The XLP processor also includes over 40 autonomous, programmable processing engines for independently offloading network functions, says NetLogic. These are said to include IPSec/SSL security encryption/decryption/authentication, packet parsing, packet queuing, packet management, compression/decompression, packet ordering, storage de-duplication, RAID5/RAID6, TCP segmentation, and IEEE1588 hardware time stamping.

The NL11K processor

The XLP832 processor interfaces directly over a 50Gbps, low-latency serial bus to an undefined number of NL11k "knowledge-based" processors, providing high-speed access to 128 processing engines for Layers 2-4 flow classification, IPv4/IPv6 forwarding, ACL security, and QoS policing, says NetLogic.

The company offered few details about the 40nm-fabricated NL11k, which appears to be a new, serial-savvy spin-off from the NETL7 line of networking chips. The NL11K integrates a high-speed serial interface to deliver up to 225Gbps of raw, chip-to-chip interconnect bandwidth, says NetLogic. The NL11K is also claimed to be able to process up to a billion "decisions" per second.

The NETL7 engines

The XLP832 SoC interfaces over a second set of high-speed serial busses, providing a direct connection to one or more of the Layer 7-focused NETL7 processors. As Netlogic describes, it the entire NLX321103A solution offers "196 of NetLogic's third-generation Intelligent Fabric for Automata (IFA) engines from the NETL7 Layer 7 family."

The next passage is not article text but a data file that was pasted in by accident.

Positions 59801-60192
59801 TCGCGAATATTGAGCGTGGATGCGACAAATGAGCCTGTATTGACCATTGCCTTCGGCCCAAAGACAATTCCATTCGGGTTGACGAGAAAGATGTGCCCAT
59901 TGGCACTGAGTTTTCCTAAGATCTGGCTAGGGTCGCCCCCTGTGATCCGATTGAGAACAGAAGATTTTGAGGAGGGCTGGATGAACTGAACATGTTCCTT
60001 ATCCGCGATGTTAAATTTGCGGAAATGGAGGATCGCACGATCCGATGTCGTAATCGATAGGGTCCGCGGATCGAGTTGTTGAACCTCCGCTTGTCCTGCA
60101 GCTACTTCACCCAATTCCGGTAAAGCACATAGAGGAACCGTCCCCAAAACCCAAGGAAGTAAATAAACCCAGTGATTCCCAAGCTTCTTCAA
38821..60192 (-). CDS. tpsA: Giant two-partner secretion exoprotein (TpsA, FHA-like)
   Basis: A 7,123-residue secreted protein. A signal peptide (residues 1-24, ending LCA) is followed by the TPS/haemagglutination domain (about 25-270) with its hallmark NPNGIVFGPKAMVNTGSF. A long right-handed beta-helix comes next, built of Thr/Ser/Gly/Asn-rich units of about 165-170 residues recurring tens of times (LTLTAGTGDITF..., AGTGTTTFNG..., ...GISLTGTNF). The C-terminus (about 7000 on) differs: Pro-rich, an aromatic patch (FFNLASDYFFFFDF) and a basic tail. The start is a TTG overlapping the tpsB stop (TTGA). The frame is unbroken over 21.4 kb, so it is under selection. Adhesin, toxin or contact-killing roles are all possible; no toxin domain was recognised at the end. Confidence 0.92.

The NETL7-based IFA engines are optimized to inspect millions of network flows against hundreds of thousands of complex Perl Compatible Regular Expression (PCRE) signatures, claims the company. The IFA engines are also said to natively perform stateful cross-packet inspection in hardware.

Integrating their own on-chip memory, the IFA engines provide over 500Tbps of low latency access bandwidth to on-chip signature databases for accelerating content inspection, claims NetLogic. The IFA engines are also said to provide support for over 76.6Tbps of state transition bandwidth.

The NLX321103A solution requires no external glue-logic for connection among the processors, says the company. A Linux-based software development kit (SDK) is said to be available along with the NLX321103A module. This appears to be based on the XLP's SDK, which uses Linux 2.6.21 (see the link below for more details).

Stated Mike Coward, CTO at Continuous Computing, "We are excited to be offering our latest generation ATCA products using NetLogic Microsystems' multi-core, multi-threaded processors and knowledge-based processors."


The NLX321103A solution is expected to sample in the third quarter. No further information on the solution is currently available, but there is more background on its components, including the XLP family here, the NETL7 family, here, and the Linux SDK for the XLP, here.